Photosensitizers for photodynamic therapy (PDT) are most commonly delivered to patients or experimental animals
via intravenous injection. After initial distribution throughout the body, there can be some preferential accumulation
within tumors or other abnormal tissue in comparison to the surrounding normal tissue. In contrast, the photosensitizer
precursor, 5-aminolevulinic acid (ALA) or one of its esters, is routinely administered topically, and more specifically, to
target skin lesions. Following metabolic conversion to protoporphyrin IX, the target area is photoilluminated, limiting
peripheral damage and targeting the effective agent to the desired region. However, not all skin lesions are responsive to
ALA-PDT. Topical administration of fully formed photosensitizers is less common but is receiving increased attention,
and some notable advances with selected approved and experimental photosensitizers have been published. Our team
has examined topical administration of the phthalocyanine photosensitizer Pc 4 to mammalian (human, mouse, pig) skin.
Pc 4 in a desired formulation and concentration was applied to the skin surface at a rate of 5-10 μL/cm<sup>2</sup> and kept under
occlusion. After various times, skin biopsies were examined by confocal microscopy, and fluorescence within regions of
interest was quantified. Early after application, images show the majority of the Pc 4 fluorescence within the stratum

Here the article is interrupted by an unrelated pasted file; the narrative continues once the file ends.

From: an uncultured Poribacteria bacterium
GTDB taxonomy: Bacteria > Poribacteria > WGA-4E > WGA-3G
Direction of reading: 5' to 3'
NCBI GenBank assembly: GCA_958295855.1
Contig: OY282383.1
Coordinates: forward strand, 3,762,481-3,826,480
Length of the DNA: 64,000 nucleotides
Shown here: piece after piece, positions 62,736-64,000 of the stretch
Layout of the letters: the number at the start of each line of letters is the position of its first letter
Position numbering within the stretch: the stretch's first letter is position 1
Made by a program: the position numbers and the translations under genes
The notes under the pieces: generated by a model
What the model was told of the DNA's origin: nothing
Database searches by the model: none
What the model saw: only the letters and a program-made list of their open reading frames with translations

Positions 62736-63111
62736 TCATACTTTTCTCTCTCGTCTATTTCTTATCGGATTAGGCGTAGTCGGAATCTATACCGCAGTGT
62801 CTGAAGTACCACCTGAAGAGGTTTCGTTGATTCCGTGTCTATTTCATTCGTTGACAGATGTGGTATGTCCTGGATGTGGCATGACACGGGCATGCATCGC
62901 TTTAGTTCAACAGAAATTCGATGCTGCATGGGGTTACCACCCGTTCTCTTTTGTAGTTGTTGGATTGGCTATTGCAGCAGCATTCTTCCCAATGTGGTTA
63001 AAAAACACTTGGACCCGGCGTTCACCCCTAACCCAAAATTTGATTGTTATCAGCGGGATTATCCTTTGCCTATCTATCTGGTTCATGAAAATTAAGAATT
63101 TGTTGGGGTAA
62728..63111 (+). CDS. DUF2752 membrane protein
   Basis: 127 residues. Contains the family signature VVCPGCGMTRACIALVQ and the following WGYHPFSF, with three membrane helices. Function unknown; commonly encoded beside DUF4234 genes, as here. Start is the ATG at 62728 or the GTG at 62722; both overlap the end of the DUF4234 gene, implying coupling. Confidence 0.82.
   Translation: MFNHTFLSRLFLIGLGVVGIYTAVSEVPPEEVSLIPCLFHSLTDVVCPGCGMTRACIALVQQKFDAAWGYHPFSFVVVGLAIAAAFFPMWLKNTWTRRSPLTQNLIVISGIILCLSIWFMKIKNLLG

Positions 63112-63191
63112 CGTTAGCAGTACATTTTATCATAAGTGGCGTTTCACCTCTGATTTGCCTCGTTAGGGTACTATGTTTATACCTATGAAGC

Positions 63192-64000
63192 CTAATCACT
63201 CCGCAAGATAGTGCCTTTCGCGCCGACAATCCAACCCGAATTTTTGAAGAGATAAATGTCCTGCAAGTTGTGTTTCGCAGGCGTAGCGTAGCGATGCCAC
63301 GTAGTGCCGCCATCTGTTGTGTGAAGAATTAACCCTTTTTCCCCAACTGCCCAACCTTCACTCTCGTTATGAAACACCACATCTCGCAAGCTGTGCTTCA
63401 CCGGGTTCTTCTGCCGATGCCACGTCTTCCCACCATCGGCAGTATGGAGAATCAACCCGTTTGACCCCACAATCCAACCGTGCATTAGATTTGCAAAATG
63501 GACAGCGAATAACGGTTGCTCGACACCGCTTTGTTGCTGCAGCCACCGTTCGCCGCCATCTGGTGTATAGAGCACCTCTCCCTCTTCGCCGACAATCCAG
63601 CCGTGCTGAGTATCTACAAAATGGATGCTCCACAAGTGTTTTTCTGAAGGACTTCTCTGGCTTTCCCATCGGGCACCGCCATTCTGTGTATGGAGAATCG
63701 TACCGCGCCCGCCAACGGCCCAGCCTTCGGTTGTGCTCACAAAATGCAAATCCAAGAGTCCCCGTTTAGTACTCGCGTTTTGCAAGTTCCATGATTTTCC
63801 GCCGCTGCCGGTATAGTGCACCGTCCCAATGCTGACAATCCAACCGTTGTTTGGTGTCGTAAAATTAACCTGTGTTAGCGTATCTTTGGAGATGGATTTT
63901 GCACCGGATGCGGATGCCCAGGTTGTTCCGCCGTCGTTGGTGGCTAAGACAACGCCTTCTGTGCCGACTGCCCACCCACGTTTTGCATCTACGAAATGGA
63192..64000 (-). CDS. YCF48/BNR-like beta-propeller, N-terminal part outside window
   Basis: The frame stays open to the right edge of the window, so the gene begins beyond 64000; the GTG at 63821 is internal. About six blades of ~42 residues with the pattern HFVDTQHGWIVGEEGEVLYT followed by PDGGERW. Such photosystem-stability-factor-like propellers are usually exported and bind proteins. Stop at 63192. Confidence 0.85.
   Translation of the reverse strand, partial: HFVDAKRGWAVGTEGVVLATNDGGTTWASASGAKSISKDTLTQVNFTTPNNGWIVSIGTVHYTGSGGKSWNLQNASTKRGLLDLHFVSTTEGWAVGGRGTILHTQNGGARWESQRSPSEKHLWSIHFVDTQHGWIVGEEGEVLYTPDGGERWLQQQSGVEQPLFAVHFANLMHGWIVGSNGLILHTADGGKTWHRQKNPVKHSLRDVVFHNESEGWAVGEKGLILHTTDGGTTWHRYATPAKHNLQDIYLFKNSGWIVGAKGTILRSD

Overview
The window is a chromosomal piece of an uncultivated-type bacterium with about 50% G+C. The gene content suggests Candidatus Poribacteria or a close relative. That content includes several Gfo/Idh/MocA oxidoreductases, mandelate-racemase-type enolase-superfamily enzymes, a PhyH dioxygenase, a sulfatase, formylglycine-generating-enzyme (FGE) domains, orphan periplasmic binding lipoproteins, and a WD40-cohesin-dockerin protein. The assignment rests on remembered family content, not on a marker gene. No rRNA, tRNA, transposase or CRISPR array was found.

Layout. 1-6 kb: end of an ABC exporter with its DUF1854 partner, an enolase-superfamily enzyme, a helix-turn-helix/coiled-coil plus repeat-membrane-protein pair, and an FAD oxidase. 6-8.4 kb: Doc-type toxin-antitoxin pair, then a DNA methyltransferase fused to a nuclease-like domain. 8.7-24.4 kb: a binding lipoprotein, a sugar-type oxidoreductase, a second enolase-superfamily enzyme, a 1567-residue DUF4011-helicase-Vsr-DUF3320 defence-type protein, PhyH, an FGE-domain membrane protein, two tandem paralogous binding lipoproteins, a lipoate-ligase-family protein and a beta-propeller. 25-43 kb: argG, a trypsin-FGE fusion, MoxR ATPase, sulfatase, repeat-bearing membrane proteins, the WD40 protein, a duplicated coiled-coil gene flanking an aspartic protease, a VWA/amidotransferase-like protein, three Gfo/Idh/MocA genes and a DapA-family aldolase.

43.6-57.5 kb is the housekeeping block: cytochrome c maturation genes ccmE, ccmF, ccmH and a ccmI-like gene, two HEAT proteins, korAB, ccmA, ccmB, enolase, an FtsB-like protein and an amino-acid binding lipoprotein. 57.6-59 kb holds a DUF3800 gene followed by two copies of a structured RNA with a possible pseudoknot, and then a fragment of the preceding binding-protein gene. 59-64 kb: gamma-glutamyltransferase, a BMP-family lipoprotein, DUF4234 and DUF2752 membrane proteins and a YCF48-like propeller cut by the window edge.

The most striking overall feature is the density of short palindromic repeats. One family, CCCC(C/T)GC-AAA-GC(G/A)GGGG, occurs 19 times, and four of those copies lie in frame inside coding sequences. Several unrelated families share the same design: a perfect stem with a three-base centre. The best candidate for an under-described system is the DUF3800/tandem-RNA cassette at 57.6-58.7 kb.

corneum and upper epidermis. As a function of time and concentration, penetration of Pc 4 across the stratum corneum
and into the epidermis and dermis was observed. The data indicate that Pc 4 can be delivered to skin for photodynamic
activation and treatment of skin pathologies.
The phthalocyanine photosensitizer Pc 4 binds preferentially to mitochondrial and endoplasmic reticulum membranes. Upon photoirradiation of Pc 4-loaded cells, membrane components, including Bcl-2, are photodamaged and apoptosis is triggered. We recently prepared analogues of Pc 4 containing two axial ligands, one identical to the single ligand in Pc 4, and the other containing one or two hydroxyl groups on a dimethylsiloxy alkyl chain. Pc 181 is representative of this group of photosensitizers. In MCF-7 human breast cancer cells, the new analogues preferentially localized in lysosomes and were highly efficient in inducing apoptosis and overall cell death. The Bcl-2 family member Bid is required for
signaling to mitochondria for apoptosis in response to primary lysosomal photodamage. To further evaluate the role of Bid, we compared the effects of PDT with Pc 4 or Pc 181 in wild-type murine embryonic fibroblasts and those knocked out for Bid. We find that the two cell lines are equally sensitive to killing by Pc 4-PDT, but the Bid<sup>-/-</sup> cells are significantly more resistant to killing and apoptosis induction by Pc 181-PDT than are the Bid<sup>+/+</sup> cells. The data show that low levels of lysosomal photodamage are not alone lethal and that a specific defect in a factor required for apoptosis
can severely compromise cell response to PDT.
Pc 4, a photosensitizer first synthesized at Case Western Reserve University and now in clinical trial at University
Hospitals Case Medical Center, has been shown to bind preferentially and with high affinity to mitochondrial and
endoplasmic reticulum membranes. Upon photoirradiation of Pc 4-loaded cells, membrane components, especially the
anti-apoptotic protein Bcl-2, are photodamaged. Apoptosis, as indicated by activation of caspase-3 and cleavage of
poly(ADP-ribose) polymerase, is triggered by the initial photodamage. A series of analogues of Pc 4 has been